Now this is kind of interesting. As I mentioned back in the introduction, you’ll recall that one of the big issues in the early church was whether or not gentile believers needed to be circumcised in order to be saved! They had all kinds of debates and discussions about this issue and eventually had to convene a meeting with the apostles and other church leaders in Jerusalem to decide the issue. And again, as I mentioned earlier, at that meeting, it was determined that God saves every person by faith in Jesus Christ alone. No obedience to the Jewish laws was required.
So why then, right after working through that whole big issue, do we see Paul arranging for Timothy to be circumcised?
Well, it’s important for us to understand what’s going on here. First of all, it’s important to note that Paul’s method of evangelism was always to preach to the Jews first. That was always his first priority. Whenever he would go into a new town, he would go to the Jewish synagogues in that town and preach about Christ. After that, He would go out and preach to the gentiles. But because his first concern was for his fellow Jews, it was important that Timothy be circumcised – otherwise, their ministry among the Jews would have been greatly hampered – and here’s why:
You’ll recall from verse 1 that Timothy’s mother was a Jew, but his father was a Greek. Because his father was a Greek, Timothy would not have been circumcised at 8 days old like all the other Jews, and therefore he would be considered by the Jewish community to be an apostate Jew – a violator of the Mosaic law – someone who should be cut off from the community of Israel! They would see Timothy as worse than a pagan because he had rejected his Jewish heritage.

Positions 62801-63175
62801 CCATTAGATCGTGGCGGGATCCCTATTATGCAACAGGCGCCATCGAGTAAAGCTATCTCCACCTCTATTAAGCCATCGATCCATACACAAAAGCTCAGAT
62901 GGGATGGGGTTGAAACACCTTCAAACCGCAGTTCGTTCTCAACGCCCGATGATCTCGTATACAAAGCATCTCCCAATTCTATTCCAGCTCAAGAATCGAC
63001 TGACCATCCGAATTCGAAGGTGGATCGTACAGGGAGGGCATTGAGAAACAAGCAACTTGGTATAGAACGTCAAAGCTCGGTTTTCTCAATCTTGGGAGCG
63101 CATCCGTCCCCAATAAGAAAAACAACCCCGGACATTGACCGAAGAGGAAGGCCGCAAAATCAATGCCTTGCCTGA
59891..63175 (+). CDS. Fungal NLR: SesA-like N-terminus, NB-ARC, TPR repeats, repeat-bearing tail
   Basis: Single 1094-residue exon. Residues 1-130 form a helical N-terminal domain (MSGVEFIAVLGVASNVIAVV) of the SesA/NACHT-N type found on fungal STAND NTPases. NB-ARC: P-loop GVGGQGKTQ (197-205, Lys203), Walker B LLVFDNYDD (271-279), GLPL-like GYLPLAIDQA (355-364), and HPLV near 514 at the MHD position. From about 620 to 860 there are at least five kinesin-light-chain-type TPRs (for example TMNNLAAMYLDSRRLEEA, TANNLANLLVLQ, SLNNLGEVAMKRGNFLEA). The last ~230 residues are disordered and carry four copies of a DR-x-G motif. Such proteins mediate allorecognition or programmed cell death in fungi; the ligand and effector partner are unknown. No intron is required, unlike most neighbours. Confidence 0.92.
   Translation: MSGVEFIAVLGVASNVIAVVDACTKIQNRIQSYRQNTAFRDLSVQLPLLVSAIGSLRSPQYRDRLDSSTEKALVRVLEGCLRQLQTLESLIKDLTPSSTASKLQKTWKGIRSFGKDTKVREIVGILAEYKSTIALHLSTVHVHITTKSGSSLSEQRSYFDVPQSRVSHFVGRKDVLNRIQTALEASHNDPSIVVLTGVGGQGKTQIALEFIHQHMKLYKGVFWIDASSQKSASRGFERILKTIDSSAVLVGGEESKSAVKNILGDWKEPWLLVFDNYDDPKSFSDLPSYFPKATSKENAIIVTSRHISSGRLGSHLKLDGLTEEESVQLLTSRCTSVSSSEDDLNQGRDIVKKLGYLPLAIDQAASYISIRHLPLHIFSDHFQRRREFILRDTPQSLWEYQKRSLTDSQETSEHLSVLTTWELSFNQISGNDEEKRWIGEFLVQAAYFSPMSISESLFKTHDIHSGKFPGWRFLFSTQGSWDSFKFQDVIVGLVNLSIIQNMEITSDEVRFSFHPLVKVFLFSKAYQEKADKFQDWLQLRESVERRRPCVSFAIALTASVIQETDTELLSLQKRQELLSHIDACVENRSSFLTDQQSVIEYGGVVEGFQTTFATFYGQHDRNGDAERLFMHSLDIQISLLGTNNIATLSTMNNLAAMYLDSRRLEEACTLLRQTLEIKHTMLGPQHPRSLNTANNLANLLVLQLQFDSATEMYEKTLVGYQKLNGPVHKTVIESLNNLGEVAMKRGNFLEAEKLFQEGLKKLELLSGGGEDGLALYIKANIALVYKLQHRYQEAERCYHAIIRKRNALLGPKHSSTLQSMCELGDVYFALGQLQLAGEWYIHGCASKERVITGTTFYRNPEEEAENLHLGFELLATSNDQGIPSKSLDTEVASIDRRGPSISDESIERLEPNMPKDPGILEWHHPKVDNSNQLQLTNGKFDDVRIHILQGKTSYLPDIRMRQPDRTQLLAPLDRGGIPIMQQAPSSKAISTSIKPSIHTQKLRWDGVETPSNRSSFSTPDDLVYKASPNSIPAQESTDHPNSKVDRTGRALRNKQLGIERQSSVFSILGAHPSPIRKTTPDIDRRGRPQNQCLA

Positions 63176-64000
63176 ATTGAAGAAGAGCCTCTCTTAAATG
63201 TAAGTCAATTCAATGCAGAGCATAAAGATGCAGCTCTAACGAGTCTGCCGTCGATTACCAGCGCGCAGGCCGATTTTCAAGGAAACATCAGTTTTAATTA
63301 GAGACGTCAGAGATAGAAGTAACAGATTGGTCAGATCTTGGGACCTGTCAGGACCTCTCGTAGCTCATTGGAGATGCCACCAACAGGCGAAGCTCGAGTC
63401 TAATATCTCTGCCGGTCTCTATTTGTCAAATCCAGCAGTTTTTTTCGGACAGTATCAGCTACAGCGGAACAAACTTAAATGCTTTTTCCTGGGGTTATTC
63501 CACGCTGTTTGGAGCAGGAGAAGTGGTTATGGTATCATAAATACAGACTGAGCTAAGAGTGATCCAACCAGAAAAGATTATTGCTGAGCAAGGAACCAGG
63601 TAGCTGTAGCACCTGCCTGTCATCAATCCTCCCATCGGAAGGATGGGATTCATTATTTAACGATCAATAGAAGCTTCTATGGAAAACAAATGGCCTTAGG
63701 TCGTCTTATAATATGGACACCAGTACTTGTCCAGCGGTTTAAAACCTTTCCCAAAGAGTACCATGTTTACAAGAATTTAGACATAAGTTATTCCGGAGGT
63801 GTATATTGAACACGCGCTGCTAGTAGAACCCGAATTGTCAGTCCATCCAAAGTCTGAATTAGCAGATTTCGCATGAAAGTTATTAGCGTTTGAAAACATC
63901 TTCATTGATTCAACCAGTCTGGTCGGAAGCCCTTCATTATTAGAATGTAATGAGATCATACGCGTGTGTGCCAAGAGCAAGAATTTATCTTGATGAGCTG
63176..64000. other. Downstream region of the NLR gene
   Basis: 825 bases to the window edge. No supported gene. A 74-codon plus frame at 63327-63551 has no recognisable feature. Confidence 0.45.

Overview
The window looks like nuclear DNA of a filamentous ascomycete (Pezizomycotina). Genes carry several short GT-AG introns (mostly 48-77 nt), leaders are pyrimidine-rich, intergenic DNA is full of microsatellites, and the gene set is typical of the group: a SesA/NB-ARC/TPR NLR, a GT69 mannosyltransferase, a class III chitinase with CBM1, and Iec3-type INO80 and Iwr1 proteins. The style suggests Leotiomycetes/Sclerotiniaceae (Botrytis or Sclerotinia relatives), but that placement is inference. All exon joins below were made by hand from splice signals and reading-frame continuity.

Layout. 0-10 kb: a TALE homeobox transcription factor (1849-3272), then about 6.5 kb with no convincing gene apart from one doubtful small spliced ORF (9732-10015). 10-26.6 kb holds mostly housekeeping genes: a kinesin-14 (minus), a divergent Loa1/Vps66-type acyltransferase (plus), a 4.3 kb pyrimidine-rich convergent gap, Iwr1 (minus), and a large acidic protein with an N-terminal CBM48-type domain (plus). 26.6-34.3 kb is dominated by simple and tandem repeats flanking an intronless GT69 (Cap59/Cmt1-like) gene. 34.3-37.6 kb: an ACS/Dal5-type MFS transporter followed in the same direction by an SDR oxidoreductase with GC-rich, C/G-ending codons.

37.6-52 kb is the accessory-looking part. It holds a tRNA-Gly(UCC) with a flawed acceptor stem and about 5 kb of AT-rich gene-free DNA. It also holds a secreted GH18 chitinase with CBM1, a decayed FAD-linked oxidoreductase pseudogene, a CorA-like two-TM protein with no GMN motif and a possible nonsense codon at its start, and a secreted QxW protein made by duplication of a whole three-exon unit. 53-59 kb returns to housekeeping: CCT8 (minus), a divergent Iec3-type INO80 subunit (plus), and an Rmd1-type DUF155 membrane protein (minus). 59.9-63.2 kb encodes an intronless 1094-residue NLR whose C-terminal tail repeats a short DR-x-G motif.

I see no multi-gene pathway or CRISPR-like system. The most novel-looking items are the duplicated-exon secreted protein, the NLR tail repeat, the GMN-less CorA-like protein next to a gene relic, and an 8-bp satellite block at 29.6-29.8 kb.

This would have made ministering among the Jews really difficult for Timothy – and also for Paul if Timothy was his associate!
And so the easiest solution to this issue was for Timothy to be circumcised. Now as the son of Jewish woman, there was no issue for Timothy to identify himself as a Jew – which is what circumcision did. But what needs to be made clear is that his circumcision was never intended to identified him as a believer. That was the one thing that Paul was very opposed to!
- Circumcising a gentile for the purpose of Salvation was wrong and contrary to the teaching of Scripture.
- But circumcising a Jew for the purpose of identifying with other Jews was quite Scriptural – and would in fact, be very helpful in reaching the Jews for Christ.
And so Timothy’s circumcision before they left had nothing to do with his salvation (which was the big issue that the church had just wrestled through) but rather this was about about removing any stumbling blocks to reaching people for Christ.
And that’s one thing we always see in Paul’s ministry. He always did whatever he could to reach others for Christ. He always tried to find common ground and remove ay barrier that might hinder the Gospel! In fact, he writes in 1 Corinthians 9 – verse 19…